Negression

I

Around the age of 30 I finally learned what had made too many of my elders, who saw me as their high-achieving pride of the race, so frightened at what could happen to me later in life—when the grace, smarts, manners, comportment, hard work ethic and do-gooder character building my youth became moot points in my adulthood. These attributes which once busied me into fortifying attention would later sabotage me as an adult, and the reason was what I finally processed as racism in real life- not in a book, news report, term paper, the “Roots” series at Black History Month or a PBS special. My spiritual, mental and psychological adaptation was a violent, stubborn one.

At 16 years old, the NAACP of my small Illinois hometown determined to protest the school district I was a local standout, participant and benefactor of. The reason? The high school pregnancy, suspension, drop-out and truancy rates were alleged to be in direct relation to scarcely a Black teacher in the schools. The leaders of this movement claimed White students were either going to college or guaranteed good jobs in town through their parents and surrounding networks, but Black students were more often steered to technical career programs, the military in a Desert Storm era and even jail.

The NAACP’s proposed solution was to pull Black students out of the school district and into makeshift church schools until the school board achieved more balance in racial representation. For me to protest as part of this movement, I would have had to leave school the year before college admissions were sealed and with a near straight-A average. I needed my grades. My opportunities to college were most definitely tied to very necessary scholarships a senior year lacuna would jeopardize.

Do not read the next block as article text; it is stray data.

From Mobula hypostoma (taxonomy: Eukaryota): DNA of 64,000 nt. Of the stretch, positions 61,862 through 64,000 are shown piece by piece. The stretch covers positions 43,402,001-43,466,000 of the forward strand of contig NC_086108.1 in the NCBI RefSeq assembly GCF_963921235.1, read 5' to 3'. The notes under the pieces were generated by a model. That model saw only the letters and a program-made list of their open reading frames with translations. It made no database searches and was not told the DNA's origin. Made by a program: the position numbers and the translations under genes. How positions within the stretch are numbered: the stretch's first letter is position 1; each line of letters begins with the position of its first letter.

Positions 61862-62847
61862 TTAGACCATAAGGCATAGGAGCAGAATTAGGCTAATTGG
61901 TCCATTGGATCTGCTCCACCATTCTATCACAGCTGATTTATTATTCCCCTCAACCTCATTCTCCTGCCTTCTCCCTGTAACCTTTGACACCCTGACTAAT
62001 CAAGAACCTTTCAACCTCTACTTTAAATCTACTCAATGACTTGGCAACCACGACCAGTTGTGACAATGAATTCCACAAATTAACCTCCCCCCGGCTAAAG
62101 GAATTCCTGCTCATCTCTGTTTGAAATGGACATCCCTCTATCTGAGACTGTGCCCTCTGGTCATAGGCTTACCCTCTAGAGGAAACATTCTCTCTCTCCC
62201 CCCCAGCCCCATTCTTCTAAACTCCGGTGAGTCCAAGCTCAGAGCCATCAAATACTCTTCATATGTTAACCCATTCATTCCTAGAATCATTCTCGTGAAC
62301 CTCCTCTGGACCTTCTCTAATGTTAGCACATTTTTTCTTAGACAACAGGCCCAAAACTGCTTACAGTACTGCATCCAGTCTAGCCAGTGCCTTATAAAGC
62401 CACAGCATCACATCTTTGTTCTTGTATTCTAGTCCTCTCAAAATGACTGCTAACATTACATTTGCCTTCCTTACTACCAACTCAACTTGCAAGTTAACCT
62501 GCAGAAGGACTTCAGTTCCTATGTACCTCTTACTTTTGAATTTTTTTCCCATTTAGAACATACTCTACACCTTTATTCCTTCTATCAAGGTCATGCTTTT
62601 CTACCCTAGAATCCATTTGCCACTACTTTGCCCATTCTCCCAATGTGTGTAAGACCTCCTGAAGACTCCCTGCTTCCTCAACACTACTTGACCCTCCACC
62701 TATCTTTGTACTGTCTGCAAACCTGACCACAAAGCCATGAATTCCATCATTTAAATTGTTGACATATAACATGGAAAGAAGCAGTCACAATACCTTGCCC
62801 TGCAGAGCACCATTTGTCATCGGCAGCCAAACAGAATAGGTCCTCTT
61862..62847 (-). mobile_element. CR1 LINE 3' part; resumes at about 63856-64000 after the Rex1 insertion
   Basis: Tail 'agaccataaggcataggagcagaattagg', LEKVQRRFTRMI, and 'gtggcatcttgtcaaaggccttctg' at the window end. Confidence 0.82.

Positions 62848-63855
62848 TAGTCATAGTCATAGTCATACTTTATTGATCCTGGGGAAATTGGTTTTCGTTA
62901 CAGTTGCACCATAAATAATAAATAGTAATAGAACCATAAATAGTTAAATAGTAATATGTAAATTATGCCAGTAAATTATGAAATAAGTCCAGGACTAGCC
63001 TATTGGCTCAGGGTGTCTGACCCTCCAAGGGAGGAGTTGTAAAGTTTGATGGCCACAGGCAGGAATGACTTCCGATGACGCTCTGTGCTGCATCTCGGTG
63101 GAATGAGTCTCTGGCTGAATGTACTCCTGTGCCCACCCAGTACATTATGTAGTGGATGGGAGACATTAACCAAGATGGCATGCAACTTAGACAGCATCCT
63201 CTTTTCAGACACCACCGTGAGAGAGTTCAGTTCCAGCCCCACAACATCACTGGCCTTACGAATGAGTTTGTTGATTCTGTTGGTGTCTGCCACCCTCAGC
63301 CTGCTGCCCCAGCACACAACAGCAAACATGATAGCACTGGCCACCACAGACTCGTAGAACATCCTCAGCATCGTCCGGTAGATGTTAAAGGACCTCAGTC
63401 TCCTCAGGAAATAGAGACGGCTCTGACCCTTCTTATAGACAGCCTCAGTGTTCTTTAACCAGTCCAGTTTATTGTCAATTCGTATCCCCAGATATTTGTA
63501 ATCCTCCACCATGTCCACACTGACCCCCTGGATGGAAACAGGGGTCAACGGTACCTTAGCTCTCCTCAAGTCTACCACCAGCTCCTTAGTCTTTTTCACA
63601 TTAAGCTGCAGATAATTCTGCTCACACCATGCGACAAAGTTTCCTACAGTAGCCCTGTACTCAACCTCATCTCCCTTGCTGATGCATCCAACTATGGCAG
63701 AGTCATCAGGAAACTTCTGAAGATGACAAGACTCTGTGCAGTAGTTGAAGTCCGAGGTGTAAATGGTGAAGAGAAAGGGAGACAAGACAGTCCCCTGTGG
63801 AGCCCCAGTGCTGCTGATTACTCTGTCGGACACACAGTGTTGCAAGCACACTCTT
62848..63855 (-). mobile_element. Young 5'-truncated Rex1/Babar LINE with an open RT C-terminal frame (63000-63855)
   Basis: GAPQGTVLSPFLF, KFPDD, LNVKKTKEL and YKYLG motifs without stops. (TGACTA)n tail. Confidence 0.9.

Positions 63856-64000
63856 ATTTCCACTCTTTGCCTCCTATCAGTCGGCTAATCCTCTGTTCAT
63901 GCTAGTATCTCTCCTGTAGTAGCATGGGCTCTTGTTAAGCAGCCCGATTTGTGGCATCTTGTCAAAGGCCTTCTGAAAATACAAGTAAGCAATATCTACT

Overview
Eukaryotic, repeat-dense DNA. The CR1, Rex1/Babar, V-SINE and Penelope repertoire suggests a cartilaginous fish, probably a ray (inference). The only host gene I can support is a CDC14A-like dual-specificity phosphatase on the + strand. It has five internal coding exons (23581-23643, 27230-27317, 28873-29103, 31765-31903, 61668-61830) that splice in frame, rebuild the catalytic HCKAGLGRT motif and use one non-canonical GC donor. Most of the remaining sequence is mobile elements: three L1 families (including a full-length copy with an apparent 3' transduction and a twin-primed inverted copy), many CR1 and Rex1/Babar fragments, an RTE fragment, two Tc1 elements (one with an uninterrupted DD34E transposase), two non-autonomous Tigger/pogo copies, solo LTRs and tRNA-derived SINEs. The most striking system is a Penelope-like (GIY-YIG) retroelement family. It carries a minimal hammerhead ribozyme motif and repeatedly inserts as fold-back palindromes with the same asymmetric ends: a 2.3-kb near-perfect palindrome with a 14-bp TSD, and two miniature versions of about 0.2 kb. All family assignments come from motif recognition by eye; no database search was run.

At that time, I was Class President of the high school and Miss Junior Kankakee of the integrated town. As a result, I knew more people than most. I saw the NAACP’s argument. It made sense to me that Black women and men could better understand and “relate” to Black young people,  and Black teachers would not overreact about minor behavior issues. I also knew they would better recognize displays of prodigy which cut against the prevalent models set by White behaviors, culture and identity.

Yet, I had also always been sequestered in honors classes and surrounded by higher achieving friends of all races. I knew the other side. The color of our teachers was not responsible for who we were. For whatever reasons, we were self-determined. For some it was certainly pushy parents. For others it was pressures from their cultures and religious households where misbehavior or poor achievement were sins. For many like me, it was just a will to stay busy and out of trouble leading to opportunities I enjoyed.

The NAACP’s petitioning and partitioning our district into makeshift all-Black church schools, directed by retired Black teachers, was antagonistic to all I had learned in Black History Month. These were today’s crusaders, talking now. But according to my history, people had died to end segregation. It was such an oddity to me we were at this backwards point in race relations that I penned a letter to the newspaper stating 1) I did not agree with the boycott, 2) we should not look to segregate schools, 3) parents should get involved in steering children’s futures, and 4) we all needed to pray.

I still agree with the last two, at this age of over twice 16.

My letter galvanized the NAACP’s threats into a movement. It freed up Whites to start writing in their opinions for much more “hope” that we could “all get along.” It spurred Blacks to write in their own experiences, usually counter to mine. I was profiled in the newspaper, and taken from my afterschool jobs, studies, church activities and extracurricular projects to speak further on this. Within weeks, a national television show in New York had heard tale of the news in our small town; suddenly, I was to be swept off to New York City to be the foil to low Black achievement (and White guilt) on national television. It was to be my first plane trip. I was excited, and ready.